This is a final and very crucial step in the whole process. You need to stylesheets of the parent and child themes. For this purpose a functions.php file must be created. The first line of functions.php file should begin with an opening PHP tag (<!–?php). To enqueue the parent theme stylesheet one should add a ‘wp_enqueue_scripts action‘ and use ‘wp_enqueue_style()‘ in child theme’s functions.php. See an example below:
This is an example of the case when a parent theme uses only one main style.css file. If the parent theme goes with more than one .css file (for instance, ie.css, main.css, etc) you will need to keep all the parent theme dependencies in this case.
A style.css file of the child theme should be loaded automatically. In case it does not, WordPress Codex recommends to enqueue it as well using ‘parent style’ as a dependency.
Here is one thing to note, the ‘functions.php’ file of a child theme does not overwrite its counterpart from the parent one. It is loaded before the parent’s file. You can add new functions to the functions.php file of a child theme and they will not be affected after the parent theme update and work properly on your site.
Functions.php file of the child theme loads before the parent’s file. For instance, if you want to alter the PHP code of the footer.php file in the parent theme, you will need to create a file with the same name, i.e footer.php in the child theme directory. After your site loads, the footer.php file of a child theme will be loaded on the site.
As far as you can see from the image above using WordPress functions ‘get_template_directory()’ and ‘get_stylesheet_directory()’ play a crucial role in the correct arranging of the styles and functions in the child theme. ‘Get_template_dictory’ function refers to the directory of the parent theme while ‘get_stylesheet_directory’ should point to the child theme directory.
WordPress allows you to add files to the child theme directory which are not initially included in the parent theme. If you want to add a new page template to the child theme, for example, you can easily do this, but the template hierarchy in WordPress should be considered.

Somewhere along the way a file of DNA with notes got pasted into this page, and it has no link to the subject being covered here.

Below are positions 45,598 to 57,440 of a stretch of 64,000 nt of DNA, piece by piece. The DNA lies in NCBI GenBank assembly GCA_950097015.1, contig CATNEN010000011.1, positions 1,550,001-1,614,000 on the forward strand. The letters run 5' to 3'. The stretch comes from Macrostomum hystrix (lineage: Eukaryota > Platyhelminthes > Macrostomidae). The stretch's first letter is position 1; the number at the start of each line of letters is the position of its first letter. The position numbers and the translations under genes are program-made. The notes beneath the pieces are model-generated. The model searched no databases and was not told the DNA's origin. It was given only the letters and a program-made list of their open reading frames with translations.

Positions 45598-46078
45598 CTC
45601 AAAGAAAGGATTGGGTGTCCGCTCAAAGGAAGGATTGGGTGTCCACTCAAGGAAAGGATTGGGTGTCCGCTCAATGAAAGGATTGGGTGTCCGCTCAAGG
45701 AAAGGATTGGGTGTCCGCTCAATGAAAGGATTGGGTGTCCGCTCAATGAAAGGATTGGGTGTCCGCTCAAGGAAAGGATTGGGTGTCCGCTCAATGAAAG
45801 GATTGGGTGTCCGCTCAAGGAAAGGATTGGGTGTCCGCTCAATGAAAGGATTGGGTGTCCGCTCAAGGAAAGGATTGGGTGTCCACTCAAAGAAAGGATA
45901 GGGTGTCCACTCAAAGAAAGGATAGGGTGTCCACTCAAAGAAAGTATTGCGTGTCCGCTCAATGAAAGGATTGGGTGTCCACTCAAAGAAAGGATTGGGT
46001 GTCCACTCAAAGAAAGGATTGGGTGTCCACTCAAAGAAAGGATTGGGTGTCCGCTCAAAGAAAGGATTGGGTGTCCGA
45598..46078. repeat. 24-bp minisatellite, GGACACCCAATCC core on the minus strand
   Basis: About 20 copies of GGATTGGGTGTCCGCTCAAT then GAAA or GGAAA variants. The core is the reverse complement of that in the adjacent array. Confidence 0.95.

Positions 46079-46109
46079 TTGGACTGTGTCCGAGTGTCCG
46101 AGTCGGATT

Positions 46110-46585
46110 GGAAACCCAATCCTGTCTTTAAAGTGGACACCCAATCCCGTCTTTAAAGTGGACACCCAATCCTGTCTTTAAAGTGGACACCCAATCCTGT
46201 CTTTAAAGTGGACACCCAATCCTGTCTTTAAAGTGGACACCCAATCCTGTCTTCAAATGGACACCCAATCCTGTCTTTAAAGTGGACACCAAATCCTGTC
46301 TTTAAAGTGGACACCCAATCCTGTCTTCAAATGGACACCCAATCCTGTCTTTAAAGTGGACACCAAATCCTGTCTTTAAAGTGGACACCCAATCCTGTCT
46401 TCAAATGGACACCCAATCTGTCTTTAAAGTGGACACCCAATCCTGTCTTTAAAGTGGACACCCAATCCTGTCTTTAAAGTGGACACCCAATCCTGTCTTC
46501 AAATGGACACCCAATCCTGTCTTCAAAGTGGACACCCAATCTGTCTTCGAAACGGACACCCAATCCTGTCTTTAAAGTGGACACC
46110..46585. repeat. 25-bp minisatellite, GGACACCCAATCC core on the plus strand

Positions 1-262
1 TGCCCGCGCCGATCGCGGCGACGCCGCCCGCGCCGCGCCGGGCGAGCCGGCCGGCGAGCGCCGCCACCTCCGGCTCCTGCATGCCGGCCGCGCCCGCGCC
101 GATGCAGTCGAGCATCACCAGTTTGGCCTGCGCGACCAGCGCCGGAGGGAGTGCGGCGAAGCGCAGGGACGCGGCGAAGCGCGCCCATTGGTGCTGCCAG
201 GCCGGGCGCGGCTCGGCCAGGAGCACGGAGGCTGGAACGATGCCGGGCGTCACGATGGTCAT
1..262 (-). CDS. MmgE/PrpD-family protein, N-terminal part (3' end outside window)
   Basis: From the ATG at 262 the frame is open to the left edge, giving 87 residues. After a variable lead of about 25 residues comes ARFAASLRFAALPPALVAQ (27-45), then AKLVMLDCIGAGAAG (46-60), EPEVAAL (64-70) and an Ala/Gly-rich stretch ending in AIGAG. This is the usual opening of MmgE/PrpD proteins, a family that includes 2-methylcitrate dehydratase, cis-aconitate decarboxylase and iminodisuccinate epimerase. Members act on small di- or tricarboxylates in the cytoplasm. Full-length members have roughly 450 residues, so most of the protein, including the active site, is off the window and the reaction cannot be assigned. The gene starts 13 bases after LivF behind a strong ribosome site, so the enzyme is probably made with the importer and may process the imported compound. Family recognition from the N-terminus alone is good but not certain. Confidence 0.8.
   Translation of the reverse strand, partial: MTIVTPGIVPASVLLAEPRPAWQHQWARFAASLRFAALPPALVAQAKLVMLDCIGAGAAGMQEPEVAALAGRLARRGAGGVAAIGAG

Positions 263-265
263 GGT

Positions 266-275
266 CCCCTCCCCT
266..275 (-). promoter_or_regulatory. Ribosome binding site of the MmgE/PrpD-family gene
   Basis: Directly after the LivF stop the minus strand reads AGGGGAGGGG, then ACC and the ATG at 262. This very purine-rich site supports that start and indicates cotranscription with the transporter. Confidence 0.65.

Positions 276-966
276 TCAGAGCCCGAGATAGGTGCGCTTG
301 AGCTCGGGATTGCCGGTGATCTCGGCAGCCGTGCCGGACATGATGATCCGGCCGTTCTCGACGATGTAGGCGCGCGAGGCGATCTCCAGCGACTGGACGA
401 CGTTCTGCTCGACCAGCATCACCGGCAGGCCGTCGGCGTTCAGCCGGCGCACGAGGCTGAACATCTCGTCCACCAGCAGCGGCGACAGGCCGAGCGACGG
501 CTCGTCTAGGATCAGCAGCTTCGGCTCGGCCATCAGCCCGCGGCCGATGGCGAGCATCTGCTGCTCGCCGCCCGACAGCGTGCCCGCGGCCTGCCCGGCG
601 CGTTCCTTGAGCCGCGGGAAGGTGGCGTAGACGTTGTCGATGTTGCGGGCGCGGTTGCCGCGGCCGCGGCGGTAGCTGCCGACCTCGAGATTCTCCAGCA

4. Activate a child theme for your site
After a child theme is created it should be available in the themes list in your WordPress admin panel. To activate it for your site go to Dashboard > Appearance > Themes.
Advantages and Disadvantages of using a WordPress child theme
The usage of a WordPress child theme gives you certain privileges, such as:
- Independence from parent theme updates.
- Ability to modify and enrich functions and styles taken from the parent theme.
- Fallback safe which means that in case you haven’t included a particular function or design element into child theme style.css and functions.php file corresponding ones will be loaded from the parent theme.
Despite the advantages described above, employing a child theme anticipates the following disadvantages:
- Amount of time needed for coping with the framework a parent theme is based on. Each framework and theme built with it has its own hooks and filters, which in their turn should be taken into account when creating a child theme. The process of learning may take some time, especially if you are a newbie in this area.
- Risks of losing functionality in the child theme after its dropping in the parent one. Of course, you can add a function or style element to the child theme code if it was abandoned by developers in the parent theme, but this takes your time and effort.
The process of creating a WordPress child theme involves a few simple steps which do not require special programming skills for WordPress users. Hope this post will be useful for you, feel free to share your thoughts in the comments.